This past weekend we held the first ever Midwest Emergent Gathering. Basically a few of us who help lead Emergent Cohorts wanted to put on a regional gathering. We invited all the Midwest cohorts and anyone else who was interested and dove into putting on a conference. It was a ton of work, but in the end turned out to be a great experience. We had a fantastic group of people show up and heard from some dynamic speakers. Our keynote speakers included Tony Jones, Doug Pagitt, Denise Van Eck, Nanette Sawyer, Alise Barrymore, James King and Spencer Burke. If you are interested in hearing what they had to say, the main session talks (and a few others) are all available for download at the Midwest Emergent Gathering Website. And if you are interested, a summary of the whole event has been posted at the conference blog.
It was great to see some of the women who interact on this blog at the conference. We held an informal Emerging Women lunch that was basically a time to share experiences and dream about what we as women would like to see happening in the church. A fairly diverse group of women and men attended to discuss the "role" of women in the emerging church (a problematic concept if there ever was one). One father attended who had become disillusioned with his faith as he watched his daughters leave the faith because of how the church treats women. Other women who come from mainline denominations said they have never had any issues as a woman in the church. Other women there were tired, very tired, of struggling to be accepted at all. There were women there who see no need for a separate "women's group" and others who are desperate for other women they can relate to. Needless to say, we had some rich conversation.
Some of the women shared how they were surprised at how male dominated the conference was. While we had tried to give equal speaking and workshop opportunities to women and men, most of the upfront voices were still male and all of the God talk was male gendered. For women especially from mainline backgrounds, it was a bit shocking to see such an imbalance. It made me realize that even when we deliberately planned for more gender equality, the male voice still dominated. No wonder it has been hard for women to see themselves represented in the emerging church. What will it take for women to be fully recognized and seen as a vital (and needed) presence in this conversation?
Another topic of conversation at the lunch involved the lack of resources (or information about such resources) for emerging women. There are women out there writing books, teaching theology, and giving brilliant talks. They just aren't well known. We discussed some of the reasons why this is the case. Some suggested the mommy factor. Women who have the ability to teach, speak, or write often are never blessed with the time to do so because of family obligations (the men seem to have no problems on the other hand.) Also if women do get books out there, they rarely get the same level of promotion and press as books by they male colleagues do. Hence fewer women know that those resources are out there. And often those resources are coming from mainline and not evangelical publishers, making it difficult for many evangelical (or post-evangelicals) to even know they exist. So as a group we discussed the need to not only encourage and empower women to use their voices, but to also start grassroots movements to promote women whose voices are already out there. To let others know what books have influenced you or given you hope. To let the world know when there is a new book published. That could involve sharing with friends, making a point to blog a review about a book (or even just provide a link), or something as simple as creating lists on Amazon or adding a book to your Facebook or Librarything bookshelf. Grassroots means that women get behind other women to help let their collective voices be heard. What are other ideas people here have?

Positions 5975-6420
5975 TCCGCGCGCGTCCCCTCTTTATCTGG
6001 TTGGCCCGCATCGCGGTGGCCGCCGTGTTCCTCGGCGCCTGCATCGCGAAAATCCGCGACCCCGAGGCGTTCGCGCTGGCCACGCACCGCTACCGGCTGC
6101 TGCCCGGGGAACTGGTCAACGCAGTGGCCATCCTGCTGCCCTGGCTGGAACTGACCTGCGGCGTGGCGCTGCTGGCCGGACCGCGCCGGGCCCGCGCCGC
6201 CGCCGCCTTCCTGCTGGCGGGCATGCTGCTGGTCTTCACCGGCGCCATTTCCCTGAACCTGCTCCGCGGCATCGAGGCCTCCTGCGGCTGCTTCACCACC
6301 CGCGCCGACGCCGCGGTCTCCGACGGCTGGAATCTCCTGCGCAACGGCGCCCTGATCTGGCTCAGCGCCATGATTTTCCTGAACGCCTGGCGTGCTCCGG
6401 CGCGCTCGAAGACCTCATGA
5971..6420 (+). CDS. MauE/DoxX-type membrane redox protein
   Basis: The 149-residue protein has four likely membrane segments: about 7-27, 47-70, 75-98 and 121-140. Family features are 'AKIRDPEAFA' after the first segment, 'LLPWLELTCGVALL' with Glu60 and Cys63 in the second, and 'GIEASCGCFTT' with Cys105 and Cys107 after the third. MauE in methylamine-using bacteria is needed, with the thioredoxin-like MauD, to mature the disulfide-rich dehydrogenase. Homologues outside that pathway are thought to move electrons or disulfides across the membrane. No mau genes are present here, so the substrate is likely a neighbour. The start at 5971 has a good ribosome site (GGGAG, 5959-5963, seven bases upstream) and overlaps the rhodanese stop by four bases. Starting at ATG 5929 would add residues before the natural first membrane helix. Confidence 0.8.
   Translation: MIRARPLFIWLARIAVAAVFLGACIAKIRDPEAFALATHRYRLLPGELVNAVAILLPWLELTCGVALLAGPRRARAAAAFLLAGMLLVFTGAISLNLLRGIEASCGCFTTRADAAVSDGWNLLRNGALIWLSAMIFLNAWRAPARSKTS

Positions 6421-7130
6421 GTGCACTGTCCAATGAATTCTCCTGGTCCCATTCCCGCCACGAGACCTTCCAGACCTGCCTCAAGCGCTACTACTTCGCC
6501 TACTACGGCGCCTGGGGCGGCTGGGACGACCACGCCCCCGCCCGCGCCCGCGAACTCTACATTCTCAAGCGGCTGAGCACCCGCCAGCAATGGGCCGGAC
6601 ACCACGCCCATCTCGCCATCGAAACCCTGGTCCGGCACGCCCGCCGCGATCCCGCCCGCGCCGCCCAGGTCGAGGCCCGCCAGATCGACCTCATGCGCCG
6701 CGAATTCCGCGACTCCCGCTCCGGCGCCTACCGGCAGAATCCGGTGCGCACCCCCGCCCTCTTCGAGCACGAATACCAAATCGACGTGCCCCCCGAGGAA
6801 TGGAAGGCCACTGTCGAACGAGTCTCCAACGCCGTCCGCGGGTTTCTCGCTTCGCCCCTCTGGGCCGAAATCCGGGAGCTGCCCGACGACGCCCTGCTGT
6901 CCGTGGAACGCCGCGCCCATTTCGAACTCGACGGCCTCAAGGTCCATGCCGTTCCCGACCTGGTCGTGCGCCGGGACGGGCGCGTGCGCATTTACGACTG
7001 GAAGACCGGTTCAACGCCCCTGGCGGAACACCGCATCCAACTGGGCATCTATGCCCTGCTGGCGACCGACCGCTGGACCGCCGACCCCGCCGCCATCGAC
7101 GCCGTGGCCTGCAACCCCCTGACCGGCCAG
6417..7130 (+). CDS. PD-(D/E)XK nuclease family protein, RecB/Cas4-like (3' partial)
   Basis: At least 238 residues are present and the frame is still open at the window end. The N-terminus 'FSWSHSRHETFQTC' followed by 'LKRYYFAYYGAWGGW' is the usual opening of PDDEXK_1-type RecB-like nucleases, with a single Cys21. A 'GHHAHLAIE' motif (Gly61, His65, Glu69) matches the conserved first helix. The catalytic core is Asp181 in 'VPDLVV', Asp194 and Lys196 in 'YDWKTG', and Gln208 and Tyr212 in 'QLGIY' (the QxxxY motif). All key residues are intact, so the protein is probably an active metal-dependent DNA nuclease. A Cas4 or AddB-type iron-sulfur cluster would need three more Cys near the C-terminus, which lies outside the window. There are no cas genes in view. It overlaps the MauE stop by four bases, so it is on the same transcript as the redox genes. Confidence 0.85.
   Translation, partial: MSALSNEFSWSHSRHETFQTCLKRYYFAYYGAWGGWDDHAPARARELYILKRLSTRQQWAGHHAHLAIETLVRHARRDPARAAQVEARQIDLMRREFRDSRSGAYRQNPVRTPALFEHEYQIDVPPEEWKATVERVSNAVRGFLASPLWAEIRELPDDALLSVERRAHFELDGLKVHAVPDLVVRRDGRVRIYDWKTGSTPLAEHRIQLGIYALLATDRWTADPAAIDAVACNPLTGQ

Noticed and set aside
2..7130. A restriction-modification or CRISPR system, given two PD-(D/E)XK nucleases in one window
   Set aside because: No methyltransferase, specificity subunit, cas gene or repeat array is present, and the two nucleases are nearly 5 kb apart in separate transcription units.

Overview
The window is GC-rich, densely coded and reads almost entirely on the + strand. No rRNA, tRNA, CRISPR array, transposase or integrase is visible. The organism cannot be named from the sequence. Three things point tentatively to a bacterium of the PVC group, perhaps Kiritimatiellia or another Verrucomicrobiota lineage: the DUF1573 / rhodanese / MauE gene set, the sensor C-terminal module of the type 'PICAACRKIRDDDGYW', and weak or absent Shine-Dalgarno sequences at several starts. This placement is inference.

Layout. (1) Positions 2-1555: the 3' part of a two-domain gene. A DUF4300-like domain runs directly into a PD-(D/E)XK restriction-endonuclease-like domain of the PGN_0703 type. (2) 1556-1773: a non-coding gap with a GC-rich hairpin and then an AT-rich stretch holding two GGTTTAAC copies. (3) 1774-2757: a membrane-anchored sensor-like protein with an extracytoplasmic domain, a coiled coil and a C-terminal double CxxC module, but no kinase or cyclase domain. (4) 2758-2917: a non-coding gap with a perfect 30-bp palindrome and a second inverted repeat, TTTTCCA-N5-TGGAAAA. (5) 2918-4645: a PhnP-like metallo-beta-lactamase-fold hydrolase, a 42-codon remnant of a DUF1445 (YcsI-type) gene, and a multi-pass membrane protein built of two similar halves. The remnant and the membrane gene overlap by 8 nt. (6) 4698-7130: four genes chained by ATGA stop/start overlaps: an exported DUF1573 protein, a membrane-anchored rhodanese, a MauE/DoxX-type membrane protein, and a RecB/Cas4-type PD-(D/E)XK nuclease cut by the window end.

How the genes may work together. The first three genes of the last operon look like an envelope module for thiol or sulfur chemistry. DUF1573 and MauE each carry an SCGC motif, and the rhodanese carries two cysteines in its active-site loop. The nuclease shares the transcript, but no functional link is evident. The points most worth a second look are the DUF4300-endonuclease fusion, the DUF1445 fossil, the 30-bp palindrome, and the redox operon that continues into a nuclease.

To help with that sharing of information, we highlighted a few of the books women who were at the lunch had written. I wanted to share those here as well. Many of you may have already read Ivy Beckwith's Postmodern Children's Ministry. I found it to be a fantastic introduction to postmodernism and a great help for reimagining children's ministry. We also highlighted upcoming books from Beth Booram (The Wide Open Spaces of God, Sept. 2007) and Nanette Sawyer (Hospitality the Sacred Art, Oct. 2007). I look forward to reading those and hope to post more about them in the future.
In all, I thought the conversation was helpful. It pushed us to think about the effects the roles the church (even emerging churches) have given to women (and we have accepted) have on people's faith and desire to be involved. I realized that we need to always be aware of whether or not all people feel welcomed and included. I saw also the need to be doing whatever we can to help women find, use, and promote their voice. And that doing so does not necessarily have to involve fighting for equality (although that is often also needed), but engaging in love and hospitality. It means encouraging and supporting each other - be that by reading each other's books and blogs, by giving moral support, or watching a friend's kids so she has a quiet moment to write.
So thank you to all who attended for a good conversation.